Periodic reporting on the Convention for the Safeguarding of the Intangible Cultural Heritage

The Convention provides in Article 29 that States Parties shall submit to the Committee reports on the legislative, regulatory and other measures taken for the safeguarding of the intangible cultural heritage in their territories. Current page presents the periodic reports and deadlines of a country: Panama (see overview on all States Parties).

Periodic reporting on the implementation of the Convention allows States Parties to assess their implementation of the Convention, evaluate their capacities for safeguarding intangible cultural heritage, report on their inventories of intangible cultural heritage and update the status of elements inscribed on the Representative List.

On the implementation of the Convention

Each State Party submits its periodic report to the Committee by 15 December of the sixth year following the year in which it deposited its instrument of ratification.

Report submitted on 15/12/2020 and examined by the Committee in 2021


soon available

Report submitted on 15/12/2016 and examined by the Committee in 2017


Having ratified the 2003 Convention in 2004, the current report is the second one submitted by Panama on its implementation at the national level. Since 2011, the implementing body for the 2003 Convention has been the Ministry of Commerce and Industries (MICI), operating through Investment Projects and the general fund of the Ministry. During 2015, the investment project was developed with the general fund of the MICI and a new one was proposed for the 2016-2019 cycle. Various directorates and offices of MICI have objectives and programmes oriented towards safeguarding and promoting intangible cultural heritage, such as the General Directorate of Industrial Property Registry (trademarks, collective rights and genetic resources), the General Directorate of Handicrafts and the National Institute of Culture. In cooperation with institutions and universities, there is a plan to create a council for safeguarding intangible cultural heritage. The Intangible Cultural Heritage Safeguard Project of Panama (DIGERPI- MICI) also includes technical staff in various disciplines relevant to intangible cultural heritage safeguarding and undertakes administrative coordination, content collection, organizing a database, research, design, photography and audiovisual production.
There is no specific institution for training in the management of intangible cultural heritage, although universities can play a significant role in this. Seminars for students and teachers (University of Panama) and other advanced courses, some of which are evaluated and approved at the Specialized University of the Americas (UDELAS), are provided. Training has been received from the UNESCO Office in Costa Rica for the National Institute of Culture, the Ministry of Education, the Radio and Television State System and universities and authorities of the seven ethnic groups, among others. During 2016, MICI provided training to indigenous communities through the Registry of Industrial Property Directorate (Collective Rights Office). The Ministry of Education (Center for Art and Culture) also participates in the training organized by the Safeguarding Project for Intangible Cultural Heritage.
Although there is no dedicated library nor any documentation centre for intangible cultural heritage, audiovisual records are currently being edited or published, and a database is under construction as part of the Safeguarding Project. These will be sent to the National Library and its library network throughout the country. Also, as part of the Investment Project, some spaces and areas will be built in different communities as intangible cultural heritage Centres that will hold documentation. The National Radio and Television System (SERTV) holds a video library, carries out programmes that include documentation and some of its staff have been trained by UNESCO. The University Experimental Film Group (GECU) of the University of Panama has also documented intangible cultural heritage.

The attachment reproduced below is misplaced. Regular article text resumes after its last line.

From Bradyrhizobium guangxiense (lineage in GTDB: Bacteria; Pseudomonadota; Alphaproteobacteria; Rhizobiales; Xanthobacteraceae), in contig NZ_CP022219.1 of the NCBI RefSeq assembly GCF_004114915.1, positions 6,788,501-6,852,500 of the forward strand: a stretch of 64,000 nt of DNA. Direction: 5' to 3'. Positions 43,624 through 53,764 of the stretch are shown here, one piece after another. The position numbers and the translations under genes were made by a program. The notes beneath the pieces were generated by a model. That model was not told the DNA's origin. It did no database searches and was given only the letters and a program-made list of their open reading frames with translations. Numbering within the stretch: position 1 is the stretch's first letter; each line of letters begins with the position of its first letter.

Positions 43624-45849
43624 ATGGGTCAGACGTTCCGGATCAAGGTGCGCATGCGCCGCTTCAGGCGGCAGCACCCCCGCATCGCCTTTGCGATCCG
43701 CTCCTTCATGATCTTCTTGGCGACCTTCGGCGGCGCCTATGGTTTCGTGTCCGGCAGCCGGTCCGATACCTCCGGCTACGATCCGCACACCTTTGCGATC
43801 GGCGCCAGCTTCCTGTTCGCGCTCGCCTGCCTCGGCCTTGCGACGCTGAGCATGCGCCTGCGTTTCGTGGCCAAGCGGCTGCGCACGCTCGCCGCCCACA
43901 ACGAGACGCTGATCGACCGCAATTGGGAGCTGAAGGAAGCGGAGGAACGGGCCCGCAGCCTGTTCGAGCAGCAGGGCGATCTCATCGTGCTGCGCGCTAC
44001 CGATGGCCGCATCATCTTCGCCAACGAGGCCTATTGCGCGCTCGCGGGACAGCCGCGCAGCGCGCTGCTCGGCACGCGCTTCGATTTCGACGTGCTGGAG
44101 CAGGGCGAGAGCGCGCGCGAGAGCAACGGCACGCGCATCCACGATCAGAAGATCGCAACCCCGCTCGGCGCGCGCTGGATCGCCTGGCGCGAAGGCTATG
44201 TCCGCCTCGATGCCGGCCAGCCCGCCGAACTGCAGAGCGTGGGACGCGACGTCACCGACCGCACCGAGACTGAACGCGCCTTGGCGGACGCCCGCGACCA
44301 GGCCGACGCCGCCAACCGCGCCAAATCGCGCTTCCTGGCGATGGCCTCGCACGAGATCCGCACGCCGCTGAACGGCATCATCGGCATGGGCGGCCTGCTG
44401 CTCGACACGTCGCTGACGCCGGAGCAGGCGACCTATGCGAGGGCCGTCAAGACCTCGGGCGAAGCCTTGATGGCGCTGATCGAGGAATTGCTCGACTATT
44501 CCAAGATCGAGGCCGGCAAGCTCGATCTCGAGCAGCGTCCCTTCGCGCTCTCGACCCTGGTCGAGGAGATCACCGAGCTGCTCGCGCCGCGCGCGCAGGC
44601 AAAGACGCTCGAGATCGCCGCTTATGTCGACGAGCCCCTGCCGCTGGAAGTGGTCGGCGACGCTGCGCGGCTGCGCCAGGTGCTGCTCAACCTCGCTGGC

From 2011 to 2016, an average of 4,000 persons were familiarized with photographing, recording and inventorying different domains of intangible cultural heritage, and there are 60 field registry staff in several regions and ethnic groups trained by Safeguarding Project Staff. More than a thousand entries were completed in 2016, for which thirty field researchers (temporary and part-time) were hired and trained after being proposed by the communities. Ten inventories have been developed by the Safeguarding Project according to regions, collective lands and provinces. Descriptive record files are classified by cultural expressions and domains that cover feasts and festivals as well as various knowledge areas. The inventory includes information related to the status of the element, in particular when it is in danger, as well as the resources available to assess its viability. Communities are generally keen to inventory an endangered element or to record the elders who bear the knowledge. The frequency for updating the inventories has not been yet established, but communities whose intangible cultural heritage has been inventoried are aware of this need. In 2016, the Project trained thirty secretaries and technicians in the Guna Yala Region to update their inventory which dated back 2011; another inventory made in 2013 will be updated in 2017. The communities are the cornerstone of the inventory process. In some cases, members of NGOs are included in research teams, such as: the INDICRI Foundation (and its ACAMPADOC), the Asociación Rescate de Danzas ‘Miguel Leguízamo’ and the Fundación Simón ‘Mon’ Mendieta. In addition, the General Directorate of Handicrafts maintains a registry of artisans in the country, also comprising information on the status of the handicraft practices by region.